Harlem No Hate: Reasons Why Ali Forney Center Is Seeking to Acquire Site of ATLAH Hate Church

A week and a half ago something remarkable happened. It was announced that the ATLAH church, home of Rev. James David Manning, one of the nation's most strident anti-LGBT bigots, had been foreclosed and was being put up for auction on February 24th. The members of the local community, who have protested against Manning and his sign outside the church where he promoted hatred against LGBT people, and called for violence against us, immediately approached me. They wanted the Ali Forney Center to acquire the building to provide housing and support to the homeless LGBT youths in our care. We decided to launch a campaign to acquire the building. Here are the reasons why:

Three Practical Reasons:

1. Homeless LGBT Youths Desperately Need Housing.

Many of the youths in our care sleep in the streets at night. Many ride the subways. In NYC there are fewer than 450 shelter beds designed for homeless youths. The last comprehensive census of NYC's homeless youth found that there were 3,800 young people enduring homelessness, with 1,600 identifying as LGBT. To be an LGBT youth with nowhere to stay in NYC is terrifying and dangerous. The Ali Forney Center averages about 200 youths per night on the waiting list for our beds. What they tell us about the fear, exhaustion, and violence they endure in the streets is heartbreaking. As an organization, we have no obligation more urgent than to increase our capacity to provide housing to these vulnerable youths.

2. The ATLAH Site Is a Few Blocks From the Hub of Our Supportive Services.

Since 2012 the Ali Forney Center has provided a drop-in center in Harlem, the only 24/7 drop-in center for homeless LGBT youth in the nation. We provide care to over 1,000 youths per year at this site. The youths residing in our housing program utilize this center for a whole host of services, including medical care, mental health treatment, hormone replacement therapy, HIV education, testing and treatment including PEP and Prep, and educational and vocational training and placement services. AFC currently has 12 residential sites scattered across NYC, however none are within walking distance of our drop-in center. Having the ability to provide housing in such close proximity to the hub of our supportive services is a remarkable opportunity.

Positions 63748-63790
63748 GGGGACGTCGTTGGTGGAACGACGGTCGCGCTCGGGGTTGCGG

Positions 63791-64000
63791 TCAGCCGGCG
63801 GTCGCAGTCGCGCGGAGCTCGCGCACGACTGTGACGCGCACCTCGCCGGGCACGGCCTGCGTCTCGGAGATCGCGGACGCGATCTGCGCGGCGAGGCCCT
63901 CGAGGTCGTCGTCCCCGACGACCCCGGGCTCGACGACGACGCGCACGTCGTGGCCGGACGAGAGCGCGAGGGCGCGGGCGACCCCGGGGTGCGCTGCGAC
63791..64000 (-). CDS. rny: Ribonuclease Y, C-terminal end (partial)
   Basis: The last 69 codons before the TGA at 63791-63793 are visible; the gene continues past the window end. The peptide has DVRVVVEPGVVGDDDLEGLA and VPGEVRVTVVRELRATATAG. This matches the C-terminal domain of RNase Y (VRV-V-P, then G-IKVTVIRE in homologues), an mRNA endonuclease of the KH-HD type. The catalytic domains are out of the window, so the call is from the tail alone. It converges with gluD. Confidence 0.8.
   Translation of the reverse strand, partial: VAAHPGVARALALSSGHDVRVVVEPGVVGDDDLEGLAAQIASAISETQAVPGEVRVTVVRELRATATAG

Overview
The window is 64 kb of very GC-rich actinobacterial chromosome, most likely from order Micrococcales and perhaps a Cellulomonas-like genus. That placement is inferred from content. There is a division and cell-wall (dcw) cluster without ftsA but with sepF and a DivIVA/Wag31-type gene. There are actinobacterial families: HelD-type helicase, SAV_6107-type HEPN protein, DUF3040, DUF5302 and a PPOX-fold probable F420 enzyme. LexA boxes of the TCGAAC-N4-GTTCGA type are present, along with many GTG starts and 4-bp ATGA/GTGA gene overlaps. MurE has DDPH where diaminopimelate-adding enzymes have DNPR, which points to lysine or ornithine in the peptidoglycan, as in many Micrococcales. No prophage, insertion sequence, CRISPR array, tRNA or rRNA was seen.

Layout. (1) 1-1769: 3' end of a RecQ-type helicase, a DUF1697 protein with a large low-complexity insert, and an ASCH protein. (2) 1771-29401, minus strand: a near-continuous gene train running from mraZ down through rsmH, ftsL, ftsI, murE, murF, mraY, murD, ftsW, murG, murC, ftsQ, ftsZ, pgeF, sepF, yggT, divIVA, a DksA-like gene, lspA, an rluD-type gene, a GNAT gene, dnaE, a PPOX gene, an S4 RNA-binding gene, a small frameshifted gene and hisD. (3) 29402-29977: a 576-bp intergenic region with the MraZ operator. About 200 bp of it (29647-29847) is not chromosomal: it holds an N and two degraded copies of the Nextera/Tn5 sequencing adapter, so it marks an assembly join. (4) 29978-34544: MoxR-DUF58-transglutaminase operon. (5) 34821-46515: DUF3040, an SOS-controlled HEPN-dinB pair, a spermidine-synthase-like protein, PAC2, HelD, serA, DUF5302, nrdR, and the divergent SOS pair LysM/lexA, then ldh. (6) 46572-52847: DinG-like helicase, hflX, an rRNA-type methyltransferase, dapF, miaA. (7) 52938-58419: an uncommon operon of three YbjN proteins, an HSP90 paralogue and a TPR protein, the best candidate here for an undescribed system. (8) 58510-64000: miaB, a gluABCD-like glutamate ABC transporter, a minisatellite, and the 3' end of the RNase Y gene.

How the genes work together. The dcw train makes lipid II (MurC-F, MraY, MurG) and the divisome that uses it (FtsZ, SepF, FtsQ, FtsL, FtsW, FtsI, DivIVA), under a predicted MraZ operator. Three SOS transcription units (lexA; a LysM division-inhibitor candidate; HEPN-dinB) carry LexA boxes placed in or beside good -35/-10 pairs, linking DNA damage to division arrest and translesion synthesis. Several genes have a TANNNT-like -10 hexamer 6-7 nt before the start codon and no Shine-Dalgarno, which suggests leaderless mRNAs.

3. The ATLAH Site Is an Ideal Location to Launch Our Catering Business.

At AFC we want to do more than just house homeless LGBT youths. We want them to escape homelessness; we want them to be able to be strong, proud and independent. In order to achieve this we must help our young people find employment. Over the past two years our drop-in center has provided an intensive work training and placement program. The food service industry has proven to be the field in which the greatest numbers of our young people have gained employment. Seeing this, we are determined to launch a catering business that would be owned and operated by our young people, enabling them not only to learn cooking and food handling skills, but also the host of skills that come with managing and implementing a business. To be able to provide a space for this catering business within waling distance our our vocational training services would be ideal.

Three Symbolic Reasons:

1. The Justice of Transforming a Place that Promotes Anti-LGBT Hatred and Violence Into a Space of Compassion and Healing.

Manning has spent the last few years utilizing the sign in front of his church to promote hatred against our community and to incite violence against us. This is very much a direct attack on the youths of the Ali Forney Center, as well as upon all the LGBT people of Harlem (as well as all the straight residents who don't want ongoing hate crimes in their neighborhood!). The calls for violence against us are vicious and reckless; they are an atrocity. It has been gruesome for us to endure this, especially as the homeless LGBT youth we serve are so much at risk of anti-LGBT violence. Ali Forney, who inspired our founding, was murdered in Harlem in 1997, only 12 blocks from ATLAH. In 2013 Islan Nettles was beaten to death in Harlem only one mile from ATLAH. Could there be a more just outcome to the ATLAH foreclosure than that the young LGBT people most endangered by the hatred and contempt Manning promotes would take over his building?